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Revista Brasileira de Entomologia

Print version ISSN 0085-5626

Rev. Bras. entomol. vol.55 no.1 São Paulo Jan./Mar. 2011 



Wing diagnostic characters for Culex quinquefasciatus and Culex nigripalpus (Diptera, Culicidae)



Paloma Oliveira VidalI; Maria Cristina PeruzinI; Lincoln SuesdekI,II

IPrograma de Pós-graduação (Mestrado) em Ciências (Biologia da Relação Patógeno-Hospedeiro), Instituto de Ciências Biomédicas da Universidade de São Paulo, Brazil
IIInstituto Butantan – Parasitologia, Avenida Vital Brasil, 1500, 05509–300 São Paulo-SP, Brazil. Corresponding author:




Wing diagnostic characters for Culex quinquefasciatus and Culex nigripalpus (Diptera, Culicidae). Culex quinquefasciatus and Culex nigripalpus are mosquitoes of public health interest, which can occur sympatrically in urban and semi-urban localities. Morphological identification of these species may be difficult when specimens are not perfectly preserved. In order to suggest an alternative taxonomical diagnosis, wings of these species were comparatively characterized using geometric morphometrics. Both species could be distinguished by wing shape with accuracy rates ranging from 85–100%. Present results indicate that one can identify these species relying only on wing characters when traditional taxonomical characters are not visible.

Keywords: Culicid; geometry; species diagnosis; vector.


Caracteres alares diagnósticos de Culex quinquefasciatus and Culex nigripalpus (Diptera, Culicidae). Culex quinquefasciatus e Culex nigripalpus são mosquitos de interesse à saúde pública e que podem ocorrer em simpatria em ambientes urbanos e semi-urbanos. A identificação morfológica dessas espécies pode ser difícil nos casos em que os espécimes não estão bem preservados. Com o intuito de sugerir um método diagnóstico taxonômico, asas de indivíduos dessas espécies foram caracterizadas comparativamente utilizando-se morfometria geométrica. Ambas as espécies puderam ser distinguidas pela forma alar com índices de confiabilidade entre 85–100%. Os resultados presentes indicam que é possível identificar essas espécies baseando-se apenas no formato alar, nos casos em que os caracteres taxonômicos tradicionais não são visíveis.

Palavras-chaves: Culicídeos; geometria; diagnose de espécie; vetor.



Culex quinquefasciatus Say, 1823 is the main vector of bancroftian filariasis in Brazil and because it can transmit arboviruses between animals and human beings. Its geographical distribution is pantropical, and in the Americas it occurs from the central and southern regions of the U.S.A. to Argentina (Forattini 2002). Adults and larvae have synanthropic habits and can develop in urban environments where populations often show tolerance to pollutants and insecticides (Natal & Ueno 2004). This species is adapted to urban areas and benefits from the processes of industrialization and urbanization.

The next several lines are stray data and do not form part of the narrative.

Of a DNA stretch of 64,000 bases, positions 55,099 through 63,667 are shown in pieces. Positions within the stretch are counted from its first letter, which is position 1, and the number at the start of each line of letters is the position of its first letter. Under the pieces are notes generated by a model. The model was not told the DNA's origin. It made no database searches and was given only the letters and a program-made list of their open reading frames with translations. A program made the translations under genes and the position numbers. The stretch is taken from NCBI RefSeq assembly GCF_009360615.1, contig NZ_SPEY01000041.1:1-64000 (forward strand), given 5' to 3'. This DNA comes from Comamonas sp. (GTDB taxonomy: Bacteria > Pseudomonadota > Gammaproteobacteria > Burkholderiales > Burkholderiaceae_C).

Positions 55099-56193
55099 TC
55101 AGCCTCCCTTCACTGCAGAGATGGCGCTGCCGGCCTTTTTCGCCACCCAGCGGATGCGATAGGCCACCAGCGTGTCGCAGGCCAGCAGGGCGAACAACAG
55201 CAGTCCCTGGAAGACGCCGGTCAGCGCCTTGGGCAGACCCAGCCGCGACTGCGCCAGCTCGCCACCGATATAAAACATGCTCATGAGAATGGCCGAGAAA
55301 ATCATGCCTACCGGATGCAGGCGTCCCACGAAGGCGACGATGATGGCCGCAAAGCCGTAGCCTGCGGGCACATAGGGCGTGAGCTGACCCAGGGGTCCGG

Another mosquito species found in urban environments in the Americas is Culex nigripalpus Theobald, 1901. It is a species of public health interest and occurs from the Tropic of Cancer, North America, to the Tropic of Capricorn, South America. It is able to reproduce in artificial breeding containers rich in organic matter, such as polluted streams connected to sewers (Forattini et al. 1998; Forattini 2002). This species is a vector of human encephalitis arboviruses in tropical region (Mitchell et al. 1979; Forattini et al. 1995; Day & Curtis 1999).

These two species are mostly found in sympatry and in many cases the larvae live syntopically in the same breeding site, occupying similar ecological niches (Forattini 2002). Although these species are easily distinguished when in good condition, the concurrence of these requires caution in taxonomic identification, especially when the specimens are damaged or preserved in ethanol.

This paper is intended to define wing characters that will allow workers to distinguish between Cx. quinquefasciatus and Cx. nigripalpus, which could expedite identification of poorly-preserved culicids. To that purpose, wings were described by geometric morphometrics tools.



Specimen collection. Samples were collected in the urban area of São Paulo city (State of São Paulo, Brazil). Cx. nigripalpus specimens were collected from the Parque Ecológico do Tietê (April/2007) and Cx. quinquefasciatus from the banks of the Pinheiros River (May/2007). Specimens were collected via entomological aspirators, taxonomically identified to species and stored in 70% ethanol.

Wings preparation. Wing of Cx. nigripalpus (males n = 56, females n = 31) and Cx. quinquefasciatus (males n = 55, females n = 32) were mounted on glass microscope slides with Entellan medium (Merck, NJ-USA). Images of wings were captured by a Leica DFC320 digital camera coupled to a Leica S6 stereoscope equipped with plain lenses which avoid image distortion (Fig. 1A). For each wing, coordinates of 18 evolutionary informative landmarks (firstly described by Jirakanjanakit 2007) were digitized (Fig. 1B) and assembled into matrices.



Morphometrics. Morphometrical analyzes were done in general accordance to Rohlf (1990, 1996, 1999) and are summarized as follows. Within each sex, two parameters were compared between the two species: overall wing size and wing shape. For wing sizes we used the isometric estimator "centroid size", defined by the square root of the sum of the squared distances between the center of the configuration of landmarks and each separate landmark (Bookstein 1991). For wing shape, relative warps were computed and their principal components were plotted in graphs to describe the morphological space for each sample comparison. Besides that, Procrustes superimposition of shape data was applied to compare wings of both species in deformation grids.

Reclassification. To test the accuracy of present morphometric classification, each individual was reclassified according to its wing similarity to the average shape of each species. Mahalanobis distances were used to estimate metric distance. To perform a validating procedure, distances were computed on discriminant axes estimated without the specimen to be classified. In this "validated classification", each wing to be classified was then introduced as supplementary data. Landmark digitizing, data analyzes and graphs were done using softwares BAC and PAD ( and TPS software pack (